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Home > Motherboards > Overview of Common Motherboard Form Factors
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smallbluedisk.gif The Baby AT motherboard
smallbluedisk.gif The AT motherboard
smallbluedisk.gif The ATX motherboard
smallbluedisk.gif The Micro ATX motherboard
smallbluedisk.gif How Do AT Boards Differ From ATX Boards?
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Introduction to the mainboard motherboard system board Baby-AT (PC and XT) Types and styles of motherboards Full-size AT Factors to consider when purchasing a motherboard. LPX (semiproprietary) What's onboard a typical motherboard NLX
Introduction to bus types WTX Motherboard design styles and types BTX, microBTX, picoBTX Motherboard form factors. ATX Introduction to bus types microATX
Introduction to bus types FlexATX Introduction to bus types DTX/Mini-DTX Introduction to bus types ITX/Mini-ITX    
Title: Overview of Motherboard Form Factors
Description: These documents provide an overview into the various form factors that comprise standard PC motherboards.
No. Of Documents: 11
Last Modification: Saturday, October 19, 2013 5:19 PM
 
Motherboard Form Factors

A form factor is an architecture type for a motherboard. Since the invention of the personal computer by IBM in 1980, several other form factors have been developed and incorporated into by motherborad manufacturer's into the designs of their motherboards.

Without a doubt, the most important component in a PC system is the main board or motherboard. Virtually every internal component in a PC connects to the motherboard, and its features largely determine what your computer is capable of, not to mention its overall performance. Although I prefer the term motherboard, other terms such as main board, system board, and planar are interchangeable. This chapter examines the various types of motherboards available and those components typically contained on the motherboard and motherboard interface connectors.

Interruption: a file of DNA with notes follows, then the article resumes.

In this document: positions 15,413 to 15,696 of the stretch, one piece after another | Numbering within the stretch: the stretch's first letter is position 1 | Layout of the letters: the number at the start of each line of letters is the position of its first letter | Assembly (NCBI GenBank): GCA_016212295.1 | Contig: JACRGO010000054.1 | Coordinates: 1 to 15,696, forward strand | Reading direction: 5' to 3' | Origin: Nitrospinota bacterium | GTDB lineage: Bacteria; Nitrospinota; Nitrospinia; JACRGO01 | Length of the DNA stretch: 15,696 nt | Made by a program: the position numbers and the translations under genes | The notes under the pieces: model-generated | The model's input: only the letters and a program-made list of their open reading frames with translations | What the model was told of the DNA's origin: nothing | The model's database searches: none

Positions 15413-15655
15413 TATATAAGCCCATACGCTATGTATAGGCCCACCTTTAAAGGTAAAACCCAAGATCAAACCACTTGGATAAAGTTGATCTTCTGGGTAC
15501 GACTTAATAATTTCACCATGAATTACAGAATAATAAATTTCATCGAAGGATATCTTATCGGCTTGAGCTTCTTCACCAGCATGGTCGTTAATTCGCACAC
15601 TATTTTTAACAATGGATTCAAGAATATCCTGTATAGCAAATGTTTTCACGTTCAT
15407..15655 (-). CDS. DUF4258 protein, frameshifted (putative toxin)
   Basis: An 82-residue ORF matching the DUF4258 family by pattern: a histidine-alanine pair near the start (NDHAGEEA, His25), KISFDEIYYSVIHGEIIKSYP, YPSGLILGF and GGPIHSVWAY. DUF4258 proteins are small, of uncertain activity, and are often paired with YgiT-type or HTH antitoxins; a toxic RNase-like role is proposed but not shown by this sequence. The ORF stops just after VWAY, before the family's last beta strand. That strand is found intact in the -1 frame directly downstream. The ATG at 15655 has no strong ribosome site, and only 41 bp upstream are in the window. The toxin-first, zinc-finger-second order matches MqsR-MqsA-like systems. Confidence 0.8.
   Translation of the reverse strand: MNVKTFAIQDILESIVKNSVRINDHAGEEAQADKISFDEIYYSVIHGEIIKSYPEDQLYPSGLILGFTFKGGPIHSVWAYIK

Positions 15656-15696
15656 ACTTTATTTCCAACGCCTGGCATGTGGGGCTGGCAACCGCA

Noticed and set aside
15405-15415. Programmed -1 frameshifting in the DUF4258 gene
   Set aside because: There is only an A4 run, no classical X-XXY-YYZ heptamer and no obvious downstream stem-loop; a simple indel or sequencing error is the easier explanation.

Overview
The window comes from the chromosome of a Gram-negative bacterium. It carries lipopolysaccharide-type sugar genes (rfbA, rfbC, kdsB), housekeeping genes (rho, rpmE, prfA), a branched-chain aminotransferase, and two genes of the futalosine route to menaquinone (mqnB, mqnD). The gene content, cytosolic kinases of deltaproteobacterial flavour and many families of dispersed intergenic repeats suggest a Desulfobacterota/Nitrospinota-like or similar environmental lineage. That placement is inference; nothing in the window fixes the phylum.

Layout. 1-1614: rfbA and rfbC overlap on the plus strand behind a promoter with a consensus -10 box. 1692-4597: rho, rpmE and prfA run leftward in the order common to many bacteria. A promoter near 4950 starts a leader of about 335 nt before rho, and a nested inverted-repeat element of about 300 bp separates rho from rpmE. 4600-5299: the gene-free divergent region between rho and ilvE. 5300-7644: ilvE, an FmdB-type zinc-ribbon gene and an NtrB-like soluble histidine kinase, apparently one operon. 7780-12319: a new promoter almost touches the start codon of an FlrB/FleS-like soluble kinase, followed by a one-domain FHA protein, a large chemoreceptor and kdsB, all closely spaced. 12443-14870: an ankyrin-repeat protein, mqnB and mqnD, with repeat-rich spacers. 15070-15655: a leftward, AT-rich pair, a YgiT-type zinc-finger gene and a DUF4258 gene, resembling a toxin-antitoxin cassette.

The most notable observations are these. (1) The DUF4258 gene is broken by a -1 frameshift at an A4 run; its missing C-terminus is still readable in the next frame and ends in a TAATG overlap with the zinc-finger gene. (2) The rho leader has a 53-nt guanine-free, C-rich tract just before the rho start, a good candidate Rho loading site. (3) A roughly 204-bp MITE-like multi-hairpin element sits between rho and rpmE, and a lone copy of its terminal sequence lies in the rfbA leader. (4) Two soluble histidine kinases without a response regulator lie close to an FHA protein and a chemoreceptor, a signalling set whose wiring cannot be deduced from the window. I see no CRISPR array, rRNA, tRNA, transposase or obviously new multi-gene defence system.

Several common form factors are used for PC motherboards. The form factor refers to the physical dimensions (size and shape) as well as certain connector, screw hole, and other positions that dictate into which type of case the board will fit. Some are true standards (meaning that all boards with that form factor are interchangeable), whereas others are not standardized enough to allow for interchangeability. Unfortunately, these nonstandard form factors preclude any easy upgrade or inexpensive replacement, which generally means you should avoid them. The more commonly known PC motherboard form factors include the following:

PC motherboard form factors have evolved over the years from the Baby-AT form factor boards based on the original IBM PC and XT, to the current ATX form factor (and variants) used in most desktop and tower systems. ATX has a growing number of variants, mostly in smaller sizes designed to fit different market segments and applications. The short-lived BTX form factors relocated major components to improve system cooling and incorporate a thermal module.

Anything that does not fit into one of the industry-standard form factors should be considered proprietary. Unless there are special circumstances, I do not recommend purchasing systems based on proprietary board designs. They are difficult to upgrade and expensive to repair because components such as the motherboard, case, and power supply are not interchangeable with other systems. I often call proprietary form factor systems “disposable” PCs because that’s what you must normally do with them when they are too slow or need repair out of warranty.

Micro ATX Motherboard

Obsolete Form Factors

Modern Form Factors



 
 

 


 
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